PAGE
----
In a groundbreaking decision, a mobile court in the Democratic Republic of Congo (DRC) has found four army officers guilty of rape and terrorism as crimes against humanity for the New Year's Day mass attacks in the village of Fizi. The court sentenced the leaders to 20 years of imprisonment.
Five lower-level soldiers were found guilty of rape and inhumane acts and sentenced to either 10 or 15 years imprisonment. A 16-year-old was found to be outside the jurisdiction of the military court and will apparently be tried in juvenile court. Hundreds of villagers turned out to hear the verdict and clapped their approval at the convictions.
The case represents an unprecedented victory for justice and the rule of law in a country where impunity is the norm and accountability the rare exception.
The mobile court—held in Baraka, an eight-hour drive from Bukavu, in the eastern DRC—demonstrates that when there is a will, there is a way. The Congolese judges, prosecutor, defense counsel, and civil party lawyers worked tirelessly for nearly two weeks to adjudicate this joint trial in a remote village without access to running water or regular electricity. Millions more await justice, but this trial has given a glimmer of hope for the future.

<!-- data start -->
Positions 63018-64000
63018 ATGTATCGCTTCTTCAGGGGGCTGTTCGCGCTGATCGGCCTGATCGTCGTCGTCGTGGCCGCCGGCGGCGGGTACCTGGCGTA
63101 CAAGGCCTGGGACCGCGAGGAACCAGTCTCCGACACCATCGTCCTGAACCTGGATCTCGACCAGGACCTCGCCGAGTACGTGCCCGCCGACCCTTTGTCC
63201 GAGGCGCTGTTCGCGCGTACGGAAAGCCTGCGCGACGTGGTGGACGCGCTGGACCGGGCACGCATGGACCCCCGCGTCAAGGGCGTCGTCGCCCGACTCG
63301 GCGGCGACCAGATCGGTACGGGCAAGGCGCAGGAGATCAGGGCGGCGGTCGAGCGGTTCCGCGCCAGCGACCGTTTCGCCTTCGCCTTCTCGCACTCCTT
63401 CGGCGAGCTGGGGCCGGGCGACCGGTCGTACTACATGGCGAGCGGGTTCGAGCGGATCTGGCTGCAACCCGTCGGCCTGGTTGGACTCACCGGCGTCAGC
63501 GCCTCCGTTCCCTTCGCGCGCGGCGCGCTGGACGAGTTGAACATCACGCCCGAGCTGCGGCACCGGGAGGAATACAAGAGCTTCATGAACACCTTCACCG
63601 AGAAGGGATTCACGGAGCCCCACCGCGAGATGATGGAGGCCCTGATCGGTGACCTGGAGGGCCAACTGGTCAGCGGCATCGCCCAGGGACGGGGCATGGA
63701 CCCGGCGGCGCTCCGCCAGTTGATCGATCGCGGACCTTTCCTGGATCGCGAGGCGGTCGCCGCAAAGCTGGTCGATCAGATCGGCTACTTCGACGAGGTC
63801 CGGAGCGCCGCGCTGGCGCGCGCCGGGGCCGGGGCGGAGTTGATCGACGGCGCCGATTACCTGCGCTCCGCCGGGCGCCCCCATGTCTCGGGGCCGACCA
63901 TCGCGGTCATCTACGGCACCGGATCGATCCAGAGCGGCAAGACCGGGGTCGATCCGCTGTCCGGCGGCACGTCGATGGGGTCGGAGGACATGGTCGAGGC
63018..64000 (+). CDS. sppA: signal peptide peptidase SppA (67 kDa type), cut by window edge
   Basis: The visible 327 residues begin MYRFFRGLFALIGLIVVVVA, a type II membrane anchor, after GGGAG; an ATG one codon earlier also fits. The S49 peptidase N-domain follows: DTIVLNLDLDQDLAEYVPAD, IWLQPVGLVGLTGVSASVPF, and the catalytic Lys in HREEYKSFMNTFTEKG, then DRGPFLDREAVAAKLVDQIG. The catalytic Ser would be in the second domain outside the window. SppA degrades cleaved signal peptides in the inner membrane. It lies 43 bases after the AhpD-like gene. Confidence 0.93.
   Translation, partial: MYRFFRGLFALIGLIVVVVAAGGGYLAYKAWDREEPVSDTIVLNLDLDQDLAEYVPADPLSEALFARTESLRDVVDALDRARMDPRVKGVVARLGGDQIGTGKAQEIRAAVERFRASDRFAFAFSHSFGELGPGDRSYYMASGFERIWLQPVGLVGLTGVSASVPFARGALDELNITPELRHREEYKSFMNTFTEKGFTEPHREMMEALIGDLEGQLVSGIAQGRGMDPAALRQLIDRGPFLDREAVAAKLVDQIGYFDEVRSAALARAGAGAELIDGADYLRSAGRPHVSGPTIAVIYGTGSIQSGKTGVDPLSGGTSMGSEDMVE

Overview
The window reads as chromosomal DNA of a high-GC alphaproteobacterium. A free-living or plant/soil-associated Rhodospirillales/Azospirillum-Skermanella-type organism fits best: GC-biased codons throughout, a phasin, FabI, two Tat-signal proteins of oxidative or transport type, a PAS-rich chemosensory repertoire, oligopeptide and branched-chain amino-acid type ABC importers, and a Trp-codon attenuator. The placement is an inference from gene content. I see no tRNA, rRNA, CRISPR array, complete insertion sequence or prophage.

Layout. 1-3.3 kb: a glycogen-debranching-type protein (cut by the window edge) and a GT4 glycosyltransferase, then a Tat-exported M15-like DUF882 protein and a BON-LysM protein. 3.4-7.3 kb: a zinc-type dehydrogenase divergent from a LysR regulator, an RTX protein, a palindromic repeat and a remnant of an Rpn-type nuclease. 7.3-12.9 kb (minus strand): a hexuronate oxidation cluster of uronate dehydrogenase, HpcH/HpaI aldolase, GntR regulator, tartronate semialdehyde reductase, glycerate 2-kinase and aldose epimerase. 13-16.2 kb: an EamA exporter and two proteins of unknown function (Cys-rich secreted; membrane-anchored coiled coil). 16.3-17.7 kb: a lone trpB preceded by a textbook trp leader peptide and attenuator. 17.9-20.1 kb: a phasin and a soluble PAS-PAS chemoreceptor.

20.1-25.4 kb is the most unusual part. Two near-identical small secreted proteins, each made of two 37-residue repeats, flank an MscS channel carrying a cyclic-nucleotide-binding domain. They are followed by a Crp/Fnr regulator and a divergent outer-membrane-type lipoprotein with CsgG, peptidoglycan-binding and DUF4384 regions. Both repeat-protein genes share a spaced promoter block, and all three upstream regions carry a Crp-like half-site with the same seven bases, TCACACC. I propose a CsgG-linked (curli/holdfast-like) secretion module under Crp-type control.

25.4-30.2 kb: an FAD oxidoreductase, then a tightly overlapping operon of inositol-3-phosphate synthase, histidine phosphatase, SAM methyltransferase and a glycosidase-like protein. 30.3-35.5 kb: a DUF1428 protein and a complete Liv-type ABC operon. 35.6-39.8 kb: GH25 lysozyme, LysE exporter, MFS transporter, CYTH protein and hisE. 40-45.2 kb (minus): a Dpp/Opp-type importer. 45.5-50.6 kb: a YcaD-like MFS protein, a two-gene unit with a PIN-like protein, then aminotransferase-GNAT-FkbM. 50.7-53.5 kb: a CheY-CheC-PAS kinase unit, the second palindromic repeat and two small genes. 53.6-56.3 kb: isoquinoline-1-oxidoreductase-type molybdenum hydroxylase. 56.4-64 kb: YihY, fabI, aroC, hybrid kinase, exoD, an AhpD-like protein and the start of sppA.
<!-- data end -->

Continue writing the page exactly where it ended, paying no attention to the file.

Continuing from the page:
The raped women still live in mud huts, still struggle daily to survive, and many will still be rejected by their husbands. But now they have received something fleeting but incredibly precious: justice. Hopefully they will at least sleep better knowing they had a chance to tell their story in a court of law, the judges believed them and decided those responsible should spend a sizable part of their life behind bars as punishment, and thus others won't be similarly victimized by these same men. That in itself is empowering.